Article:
New world record applications have recently been submitted for a beautiful two-spot red snapper from Mauritius, a fly-caught zander from Germany, a massive tautog from New Jersey, USA, and a trophy snook from Ecuador.
Drouhin’s Two-Spot Red Snapper
French angler Philippe Drouhin caught this incredible 15 kg (33 lb) two-spot red snapper (Lutjanus bohar) – the heaviest ever recorded by the IGFA – on December 12th, while fishing off the island of Mauritius with IGFA Captain Yann Colas. The massive snapper was caught while bottom fishing with chunk bait, and put up a tough fight before it could be boated. If approved, the catch will become the new All-Tackle world record, which currently stands at 14.5 kg (31 lb 15 oz).
American angler Dustin Strehl caught this massive 10.20 kg (22 lb 8 oz) tautog (Tautoga onitis) on November 19th while fishing off the coast of New Jersey aboard the Fins on Feathers charter operation, which could replace a record that has stood for more than 60 years! Strehl caught the huge “tog” on a jig and bait combo, and needed only several minutes to land the fish on the light spinning outfit he was using. If approved, the catch will become the new men’s 10 kg (20 lb) line class world record, which currently sits at 9.52 kg (21 lb) – a record that has stood since 1954!
Adum’s Pacific Snook
Ecuadorian angler Juanfelipe Adum – age 10 – caught this impressive 12.24 kg (27 lb) Pacific snook (Centropomus spp.) on December 3rd that could potentially earn him the new Male-Smallfry world record. Adum, an experienced young angler, needed only 10 minutes to subdue the hard-fighting snook after it crushed the diving Rapala lure he was trolling from the Makaira, off the coast of Salinas, Ecuador. If approved, Juanfelipe’s recent snook will best his own record of 9.98 kg (22 lb) that he set back in February of 2016.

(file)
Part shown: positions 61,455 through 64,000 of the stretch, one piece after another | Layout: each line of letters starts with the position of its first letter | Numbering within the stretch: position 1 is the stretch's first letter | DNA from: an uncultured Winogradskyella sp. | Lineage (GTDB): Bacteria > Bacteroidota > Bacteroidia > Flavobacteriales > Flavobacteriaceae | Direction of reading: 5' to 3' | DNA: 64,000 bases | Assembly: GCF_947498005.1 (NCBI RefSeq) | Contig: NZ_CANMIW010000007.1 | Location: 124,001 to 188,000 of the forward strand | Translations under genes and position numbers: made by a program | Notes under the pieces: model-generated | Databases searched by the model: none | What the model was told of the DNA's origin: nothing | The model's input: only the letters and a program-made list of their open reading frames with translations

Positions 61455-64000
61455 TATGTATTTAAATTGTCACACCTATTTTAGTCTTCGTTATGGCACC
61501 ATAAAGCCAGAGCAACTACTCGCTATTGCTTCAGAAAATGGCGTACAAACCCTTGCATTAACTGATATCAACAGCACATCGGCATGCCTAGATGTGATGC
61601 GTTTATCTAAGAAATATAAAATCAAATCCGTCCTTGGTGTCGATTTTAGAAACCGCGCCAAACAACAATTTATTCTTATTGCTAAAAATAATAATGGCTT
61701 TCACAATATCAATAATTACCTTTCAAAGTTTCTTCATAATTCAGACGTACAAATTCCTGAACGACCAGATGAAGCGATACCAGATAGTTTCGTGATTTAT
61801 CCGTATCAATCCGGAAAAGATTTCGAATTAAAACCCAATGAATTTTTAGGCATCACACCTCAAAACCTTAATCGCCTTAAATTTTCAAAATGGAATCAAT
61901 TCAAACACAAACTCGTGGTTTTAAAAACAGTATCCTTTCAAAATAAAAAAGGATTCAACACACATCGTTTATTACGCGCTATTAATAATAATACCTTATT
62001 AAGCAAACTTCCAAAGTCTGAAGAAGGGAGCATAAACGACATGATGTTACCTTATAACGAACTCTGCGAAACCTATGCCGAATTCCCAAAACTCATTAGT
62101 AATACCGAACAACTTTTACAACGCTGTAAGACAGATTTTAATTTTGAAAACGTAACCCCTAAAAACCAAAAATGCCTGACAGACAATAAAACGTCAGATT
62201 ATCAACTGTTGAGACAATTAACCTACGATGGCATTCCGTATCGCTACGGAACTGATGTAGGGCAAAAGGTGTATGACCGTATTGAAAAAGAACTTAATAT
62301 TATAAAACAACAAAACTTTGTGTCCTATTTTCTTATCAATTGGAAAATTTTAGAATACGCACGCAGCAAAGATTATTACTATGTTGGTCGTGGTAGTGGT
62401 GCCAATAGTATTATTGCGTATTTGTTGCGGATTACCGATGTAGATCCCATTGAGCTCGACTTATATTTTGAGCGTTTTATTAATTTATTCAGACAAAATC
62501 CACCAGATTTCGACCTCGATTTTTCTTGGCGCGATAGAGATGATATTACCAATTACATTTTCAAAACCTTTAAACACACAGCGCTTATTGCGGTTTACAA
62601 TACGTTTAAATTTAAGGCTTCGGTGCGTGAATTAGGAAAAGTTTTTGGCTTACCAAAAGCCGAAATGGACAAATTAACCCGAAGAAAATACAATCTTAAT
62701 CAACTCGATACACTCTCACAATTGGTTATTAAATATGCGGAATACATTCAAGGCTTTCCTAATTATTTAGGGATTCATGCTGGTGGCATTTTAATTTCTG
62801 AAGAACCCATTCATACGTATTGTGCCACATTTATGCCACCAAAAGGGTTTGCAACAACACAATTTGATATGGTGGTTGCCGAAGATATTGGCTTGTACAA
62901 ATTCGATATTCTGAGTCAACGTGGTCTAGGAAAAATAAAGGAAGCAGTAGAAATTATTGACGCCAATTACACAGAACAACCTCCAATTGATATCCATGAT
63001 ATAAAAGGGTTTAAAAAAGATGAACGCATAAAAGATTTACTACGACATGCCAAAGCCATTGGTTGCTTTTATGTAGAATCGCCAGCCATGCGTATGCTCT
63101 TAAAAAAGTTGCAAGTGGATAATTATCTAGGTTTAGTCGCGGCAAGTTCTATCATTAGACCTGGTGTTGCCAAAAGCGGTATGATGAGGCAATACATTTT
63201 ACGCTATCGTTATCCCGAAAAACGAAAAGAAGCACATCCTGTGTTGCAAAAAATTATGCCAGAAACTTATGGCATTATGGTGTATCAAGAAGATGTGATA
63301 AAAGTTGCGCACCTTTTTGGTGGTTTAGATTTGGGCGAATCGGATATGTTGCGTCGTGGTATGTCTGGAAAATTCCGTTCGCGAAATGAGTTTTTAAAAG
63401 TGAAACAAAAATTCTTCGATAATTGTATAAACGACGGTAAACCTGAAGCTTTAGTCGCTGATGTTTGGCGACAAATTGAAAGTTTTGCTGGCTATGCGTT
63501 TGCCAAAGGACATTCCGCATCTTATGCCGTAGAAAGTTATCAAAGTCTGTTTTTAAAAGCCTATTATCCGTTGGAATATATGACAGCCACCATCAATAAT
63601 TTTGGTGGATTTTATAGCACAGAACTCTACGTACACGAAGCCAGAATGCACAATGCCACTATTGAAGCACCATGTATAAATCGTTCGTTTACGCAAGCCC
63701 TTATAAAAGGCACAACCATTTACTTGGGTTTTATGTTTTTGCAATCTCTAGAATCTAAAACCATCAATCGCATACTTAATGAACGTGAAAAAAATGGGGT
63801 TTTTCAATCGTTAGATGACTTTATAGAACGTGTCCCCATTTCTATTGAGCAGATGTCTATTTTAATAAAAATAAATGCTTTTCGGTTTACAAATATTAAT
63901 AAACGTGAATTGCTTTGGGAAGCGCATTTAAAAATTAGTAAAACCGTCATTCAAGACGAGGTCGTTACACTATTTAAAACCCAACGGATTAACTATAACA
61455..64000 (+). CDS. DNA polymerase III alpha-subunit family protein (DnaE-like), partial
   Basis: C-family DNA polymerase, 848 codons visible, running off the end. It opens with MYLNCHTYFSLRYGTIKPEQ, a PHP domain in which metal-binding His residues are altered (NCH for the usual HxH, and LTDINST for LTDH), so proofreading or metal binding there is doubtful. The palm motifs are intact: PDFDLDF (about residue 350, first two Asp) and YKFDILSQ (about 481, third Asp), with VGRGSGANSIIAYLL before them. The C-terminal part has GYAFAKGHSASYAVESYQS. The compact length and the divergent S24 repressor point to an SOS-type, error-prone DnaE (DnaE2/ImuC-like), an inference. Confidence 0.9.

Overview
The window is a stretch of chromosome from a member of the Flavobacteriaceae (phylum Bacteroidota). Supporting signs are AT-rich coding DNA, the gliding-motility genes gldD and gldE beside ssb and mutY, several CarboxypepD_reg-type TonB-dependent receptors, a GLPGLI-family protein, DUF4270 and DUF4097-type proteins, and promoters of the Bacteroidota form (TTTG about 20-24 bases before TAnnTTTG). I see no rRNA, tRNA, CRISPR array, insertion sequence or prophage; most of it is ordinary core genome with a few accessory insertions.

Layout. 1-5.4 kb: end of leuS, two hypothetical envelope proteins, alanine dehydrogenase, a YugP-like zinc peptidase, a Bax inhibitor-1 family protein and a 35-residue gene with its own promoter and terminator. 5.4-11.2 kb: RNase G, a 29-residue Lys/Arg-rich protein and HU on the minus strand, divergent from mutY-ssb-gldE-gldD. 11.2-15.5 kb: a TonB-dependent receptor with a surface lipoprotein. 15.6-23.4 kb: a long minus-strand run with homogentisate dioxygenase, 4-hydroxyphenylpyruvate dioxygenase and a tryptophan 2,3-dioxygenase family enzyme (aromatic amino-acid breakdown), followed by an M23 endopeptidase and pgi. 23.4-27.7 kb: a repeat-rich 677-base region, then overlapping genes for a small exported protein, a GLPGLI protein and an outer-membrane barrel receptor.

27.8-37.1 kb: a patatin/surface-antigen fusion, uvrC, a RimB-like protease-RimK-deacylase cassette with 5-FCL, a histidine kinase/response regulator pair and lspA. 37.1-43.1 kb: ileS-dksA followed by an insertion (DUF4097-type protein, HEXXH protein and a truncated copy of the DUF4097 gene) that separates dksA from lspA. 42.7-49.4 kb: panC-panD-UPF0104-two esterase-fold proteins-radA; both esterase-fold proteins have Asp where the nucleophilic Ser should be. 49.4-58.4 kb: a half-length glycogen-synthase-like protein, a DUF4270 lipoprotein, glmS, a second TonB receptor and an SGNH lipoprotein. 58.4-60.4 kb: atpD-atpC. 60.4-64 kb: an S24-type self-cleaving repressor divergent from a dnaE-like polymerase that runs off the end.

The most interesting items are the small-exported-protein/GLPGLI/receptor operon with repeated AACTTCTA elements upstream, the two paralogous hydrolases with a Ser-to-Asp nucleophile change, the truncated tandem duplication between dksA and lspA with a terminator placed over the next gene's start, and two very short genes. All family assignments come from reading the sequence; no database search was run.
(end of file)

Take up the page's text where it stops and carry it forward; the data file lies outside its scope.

Angler Florian N. Fehringer – age 15 – caught this beautiful zander (Zander lucioperca) on October 18th while fly fishing the Jsar River in his native country of Germany. Using 6 kg (12 lb) tippet, Fehringer needed nearly 30 minutes to land the 6.58 kg (14 lb 8 oz) fish after it ate the fly he was casting. If approved, the catch will earn Fehringer the new men’s 6 kg (12 lb) tippet class world record, which currently stands at 3.14 kg (6 lb 14 oz).
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